Flaherty represented Gildea, while Assistant Attorneys General Jason Marisam and Peter J. Farrell represented the attorney general’s office in the same matter.
The board of pardons process requiring a unanimous (3-0) vote dates to an 1896 constitutional amendment that took sole authority away from the governor. The Legislature followed voter approval with a law that required a unanimous verdict.
That law was challenged in 2020 by Amreya Shefa, an immigrant from Ethiopia who was found guilty of fatally stabbing her husband in 2013. She claimed she was sexually abused and was defending herself. Shefa, who was denied a pardon on a 2-1 vote, sued all three members of the pardons board seeking a declaration that the requirement for a unanimous vote was unlawful. DFL Gov. Tim Walz joined in arguing that his vote along with one other should be enough.
A District Court concluded that the unanimity requirement violates the governor’s executive pardon power. In May, the chief justice reached out to Flaherty to represent her in the Shefa case on appeal. A motion was filed for accelerated review, and in September, the Minnesota Supreme Court ruled that requiring a unanimous vote of the pardons board to grant a pardon is constitutional.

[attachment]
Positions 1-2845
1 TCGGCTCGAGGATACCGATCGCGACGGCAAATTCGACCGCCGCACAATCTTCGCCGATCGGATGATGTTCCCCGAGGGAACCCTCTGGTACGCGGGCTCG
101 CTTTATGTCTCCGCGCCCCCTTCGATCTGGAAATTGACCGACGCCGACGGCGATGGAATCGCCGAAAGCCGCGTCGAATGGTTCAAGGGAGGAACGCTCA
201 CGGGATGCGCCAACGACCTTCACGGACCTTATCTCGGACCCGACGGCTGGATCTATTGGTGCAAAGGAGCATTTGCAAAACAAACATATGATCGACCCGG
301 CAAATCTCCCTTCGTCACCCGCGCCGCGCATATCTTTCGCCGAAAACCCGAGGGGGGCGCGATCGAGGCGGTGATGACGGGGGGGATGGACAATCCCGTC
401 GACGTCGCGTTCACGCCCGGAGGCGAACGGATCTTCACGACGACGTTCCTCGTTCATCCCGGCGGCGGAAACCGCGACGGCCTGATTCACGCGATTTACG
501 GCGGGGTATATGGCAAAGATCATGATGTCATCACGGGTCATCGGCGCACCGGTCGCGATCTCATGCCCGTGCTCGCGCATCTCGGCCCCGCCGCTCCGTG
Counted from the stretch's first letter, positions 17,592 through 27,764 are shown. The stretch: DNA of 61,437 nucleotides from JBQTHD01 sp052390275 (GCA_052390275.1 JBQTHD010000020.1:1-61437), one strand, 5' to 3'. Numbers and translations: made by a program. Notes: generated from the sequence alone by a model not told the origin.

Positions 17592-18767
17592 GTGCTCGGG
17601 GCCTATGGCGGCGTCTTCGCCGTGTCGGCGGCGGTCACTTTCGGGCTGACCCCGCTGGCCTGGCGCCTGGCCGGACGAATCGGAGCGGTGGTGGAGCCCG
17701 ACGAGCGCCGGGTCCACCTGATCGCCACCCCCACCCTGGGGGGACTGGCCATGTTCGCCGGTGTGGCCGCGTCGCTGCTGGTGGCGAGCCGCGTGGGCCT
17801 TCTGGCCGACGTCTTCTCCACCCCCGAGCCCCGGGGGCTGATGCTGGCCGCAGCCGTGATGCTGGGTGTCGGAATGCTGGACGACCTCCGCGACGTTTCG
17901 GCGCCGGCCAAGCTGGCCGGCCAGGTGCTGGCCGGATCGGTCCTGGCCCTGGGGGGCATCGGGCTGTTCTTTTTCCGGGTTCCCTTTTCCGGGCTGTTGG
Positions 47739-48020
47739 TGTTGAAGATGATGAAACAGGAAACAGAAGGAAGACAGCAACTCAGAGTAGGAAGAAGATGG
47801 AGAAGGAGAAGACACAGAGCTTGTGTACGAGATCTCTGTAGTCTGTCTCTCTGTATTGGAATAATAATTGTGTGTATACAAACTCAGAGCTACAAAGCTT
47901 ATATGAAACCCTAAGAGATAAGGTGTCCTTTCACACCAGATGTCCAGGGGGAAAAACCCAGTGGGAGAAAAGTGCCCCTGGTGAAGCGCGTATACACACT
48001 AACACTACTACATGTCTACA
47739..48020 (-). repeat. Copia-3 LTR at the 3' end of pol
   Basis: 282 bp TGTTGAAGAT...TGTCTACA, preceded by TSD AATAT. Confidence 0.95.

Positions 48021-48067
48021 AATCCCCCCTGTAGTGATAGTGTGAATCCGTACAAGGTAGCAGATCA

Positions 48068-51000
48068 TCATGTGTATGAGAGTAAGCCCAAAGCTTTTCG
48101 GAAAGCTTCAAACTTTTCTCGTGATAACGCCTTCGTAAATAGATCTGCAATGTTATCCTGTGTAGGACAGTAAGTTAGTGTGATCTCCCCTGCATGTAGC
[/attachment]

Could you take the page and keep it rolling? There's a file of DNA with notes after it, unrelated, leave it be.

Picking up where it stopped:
“Litigation regarding pardon decisions in Minnesota is extremely rare. There wasn’t a lot of precedent you could draw on. You can’t pull the top 10 cases involving pardon litigation and read them,” Flaherty said. His research took him to the Minnesota Historical Society to review legislative writings from the 1880s and 1890s.
“These cases don’t happen very often, and each one is unique,” Flaherty said. The question about pardon power in Minnesota had never been litigated before and I don’t think ever will be litigated again.”
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